Boggs: Yes, these decisions are a matter of judgment, Christine, and the circumstances at one institution may be quite different than those at another even if the issues seem to be the same. The decisions become even more consequential when safety is at risk. Last April, David Horowitz posted names of students and faculty at UCLA and San Diego State University whom he labeled as supporting violence against Jewish individuals because they were members of the Muslim Student Association or Students for Justice in Palestine. Listing names of individual students and faculty members with the implication that they are connected to terrorism raises a safety concern. Dozens of students at San Diego State University surrounded President Elliott Hirshman's car and prevented him from leaving campus for two hours because they did not believe he was doing enough to protect the safety of the students by allowing the posters to remain up as an expression of free speech. In a repetition of the posting later that year, President Hirshman asked student affairs staff to reach out to support the named students.
McPhail: George, I agree that when individuals are named, there is an increased concern for safety that must be weighed against freedom of speech. A new conservative nonprofit group, Turning Point USA, has begun a website that lists the names of college professors whom it deems to discriminate against conservative students, promote anti-American values, and advance leftist propaganda in the classroom. As an example, Joan Neuberger, a history professor at the University of Texas at Austin, was put on the list because of her activism against the state's campus carry gun law.
Boggs: Listing individual names is pretty intimidating, Christine, and it does raise safety concerns. I suspect the balance between freedom of expression and safety will have to be addressed by the courts at some point. However, I think there are instances in which educators have acted irresponsibly, especially in their speculations about conspiracy theories or spreading "fake news." James Tracy, a communications professor at Florida Atlantic University, lost his job a few years after he speculated that the Sandy Hook shootings that killed twenty elementary school children and six staff members in Newtown, Connecticut, never took place. He asserted that it was an effort on the part of the Obama administration to shape public opinion in favor of gun control. In November of 2016, Oberlin College dismissed Joy Karega, an assistant professor of rhetoric and composition, following an investigation into her assertions on social media that ISIS is an arm of Israeli and U.S. intelligence agencies and that Israel was behind the Charlie Hebdo massacre in Paris. Do you think these faculty members overstepped the bounds of academic freedom, Christine?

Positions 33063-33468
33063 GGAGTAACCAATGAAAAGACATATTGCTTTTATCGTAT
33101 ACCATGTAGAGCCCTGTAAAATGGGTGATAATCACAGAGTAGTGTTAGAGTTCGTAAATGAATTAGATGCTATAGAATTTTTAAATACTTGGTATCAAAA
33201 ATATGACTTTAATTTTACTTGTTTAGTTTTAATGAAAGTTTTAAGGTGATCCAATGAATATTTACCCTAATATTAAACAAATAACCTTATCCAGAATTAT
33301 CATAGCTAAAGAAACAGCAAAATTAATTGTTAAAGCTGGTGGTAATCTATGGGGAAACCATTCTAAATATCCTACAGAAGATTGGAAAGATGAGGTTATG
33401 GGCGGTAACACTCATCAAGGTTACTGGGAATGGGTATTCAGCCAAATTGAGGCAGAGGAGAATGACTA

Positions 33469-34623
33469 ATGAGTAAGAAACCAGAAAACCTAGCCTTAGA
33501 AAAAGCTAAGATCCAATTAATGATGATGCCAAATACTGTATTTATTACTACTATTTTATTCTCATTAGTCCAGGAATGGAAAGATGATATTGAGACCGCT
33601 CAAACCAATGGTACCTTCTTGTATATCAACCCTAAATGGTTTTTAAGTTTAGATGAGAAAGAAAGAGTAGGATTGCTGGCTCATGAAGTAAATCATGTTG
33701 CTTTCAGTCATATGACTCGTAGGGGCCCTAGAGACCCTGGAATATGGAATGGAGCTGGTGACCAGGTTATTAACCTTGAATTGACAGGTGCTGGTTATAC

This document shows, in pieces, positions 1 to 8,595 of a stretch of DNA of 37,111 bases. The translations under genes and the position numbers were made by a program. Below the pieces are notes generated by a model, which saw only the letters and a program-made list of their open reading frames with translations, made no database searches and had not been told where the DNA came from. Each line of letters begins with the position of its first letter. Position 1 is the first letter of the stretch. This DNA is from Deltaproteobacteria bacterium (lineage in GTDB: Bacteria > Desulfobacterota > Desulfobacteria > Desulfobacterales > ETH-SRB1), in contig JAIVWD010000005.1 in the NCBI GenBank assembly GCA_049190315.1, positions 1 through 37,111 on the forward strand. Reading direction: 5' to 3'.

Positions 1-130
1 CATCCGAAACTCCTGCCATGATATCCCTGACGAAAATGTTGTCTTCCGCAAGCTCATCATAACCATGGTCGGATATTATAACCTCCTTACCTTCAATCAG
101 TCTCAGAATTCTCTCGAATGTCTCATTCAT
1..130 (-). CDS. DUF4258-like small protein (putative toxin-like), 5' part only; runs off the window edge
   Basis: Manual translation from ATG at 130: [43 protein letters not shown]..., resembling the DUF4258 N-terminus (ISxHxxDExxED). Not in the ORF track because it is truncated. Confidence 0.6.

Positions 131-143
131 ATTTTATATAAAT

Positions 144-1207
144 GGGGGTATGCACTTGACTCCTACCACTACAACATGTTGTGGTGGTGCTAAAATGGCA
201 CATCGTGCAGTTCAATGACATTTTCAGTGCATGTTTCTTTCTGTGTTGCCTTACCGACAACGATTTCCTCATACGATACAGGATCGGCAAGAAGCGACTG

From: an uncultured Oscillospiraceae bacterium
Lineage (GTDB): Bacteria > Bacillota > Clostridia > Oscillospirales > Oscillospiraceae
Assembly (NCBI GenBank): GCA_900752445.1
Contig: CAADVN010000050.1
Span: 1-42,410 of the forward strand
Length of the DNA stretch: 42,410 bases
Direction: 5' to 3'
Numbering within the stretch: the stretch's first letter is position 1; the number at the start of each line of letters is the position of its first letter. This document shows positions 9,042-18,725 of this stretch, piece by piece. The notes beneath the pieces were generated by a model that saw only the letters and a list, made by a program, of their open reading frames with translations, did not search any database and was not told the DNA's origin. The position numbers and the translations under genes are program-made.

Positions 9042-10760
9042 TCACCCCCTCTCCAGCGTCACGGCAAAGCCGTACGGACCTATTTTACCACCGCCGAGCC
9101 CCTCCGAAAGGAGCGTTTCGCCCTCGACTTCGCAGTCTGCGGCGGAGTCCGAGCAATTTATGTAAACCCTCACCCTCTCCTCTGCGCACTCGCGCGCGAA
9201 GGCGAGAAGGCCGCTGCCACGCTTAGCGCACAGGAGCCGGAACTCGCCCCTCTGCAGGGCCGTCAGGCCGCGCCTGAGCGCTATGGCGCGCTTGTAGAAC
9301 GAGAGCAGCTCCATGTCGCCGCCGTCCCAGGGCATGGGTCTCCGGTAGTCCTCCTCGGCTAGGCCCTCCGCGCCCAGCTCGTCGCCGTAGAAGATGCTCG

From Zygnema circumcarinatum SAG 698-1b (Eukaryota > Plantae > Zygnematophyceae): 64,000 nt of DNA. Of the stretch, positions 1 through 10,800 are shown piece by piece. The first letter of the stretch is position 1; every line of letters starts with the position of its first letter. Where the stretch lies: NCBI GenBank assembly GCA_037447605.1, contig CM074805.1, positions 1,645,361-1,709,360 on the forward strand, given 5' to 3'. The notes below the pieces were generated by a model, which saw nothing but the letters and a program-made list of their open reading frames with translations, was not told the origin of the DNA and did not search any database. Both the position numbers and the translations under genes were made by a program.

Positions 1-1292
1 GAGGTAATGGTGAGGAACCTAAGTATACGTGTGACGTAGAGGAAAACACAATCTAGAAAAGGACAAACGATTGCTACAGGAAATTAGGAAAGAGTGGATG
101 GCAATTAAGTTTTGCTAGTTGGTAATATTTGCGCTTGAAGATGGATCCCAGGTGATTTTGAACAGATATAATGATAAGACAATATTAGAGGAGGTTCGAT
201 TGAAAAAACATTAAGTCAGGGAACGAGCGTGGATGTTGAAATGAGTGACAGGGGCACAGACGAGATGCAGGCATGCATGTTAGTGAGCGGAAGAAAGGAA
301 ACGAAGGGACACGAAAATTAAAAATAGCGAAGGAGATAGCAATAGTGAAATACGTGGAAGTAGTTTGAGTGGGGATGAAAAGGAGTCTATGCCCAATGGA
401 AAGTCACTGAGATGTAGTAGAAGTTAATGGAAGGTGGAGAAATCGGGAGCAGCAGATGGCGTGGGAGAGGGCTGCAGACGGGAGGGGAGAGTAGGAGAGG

McPhail: There is no question, George, that these faculty members were irresponsible. All of us in education need to use common sense. We are scholars, and what we say should be backed up by evidence. If we offer an opinion, we need to clearly state that it is an opinion and why we believe the way we do. When we are in the classroom, we should not avoid confronting difficult and sensitive subjects, but they should be related to the course we are teaching, and we need to respect legitimate different points of view.
Boggs: That's good advice, Christine. Academic freedom needs to be balanced with academic responsibility and civility. Colleges and universities should be places where faculty, students, and staff can explore controversial issues in a respectful manner and in a safe environment free from intimidation. As you say, Christine, we need to employ common sense-and we need to remember our mission of student learning.
We suggest that ownership of both problems and their potential solutions should be the responsibility of both faculty and the administration rather than just an array of individuals. Both ownership and execution of solutions are legitimate professional responsibilities for administrators and faculty working collaboratively to ensure an environment of responsible freedom of inquiry.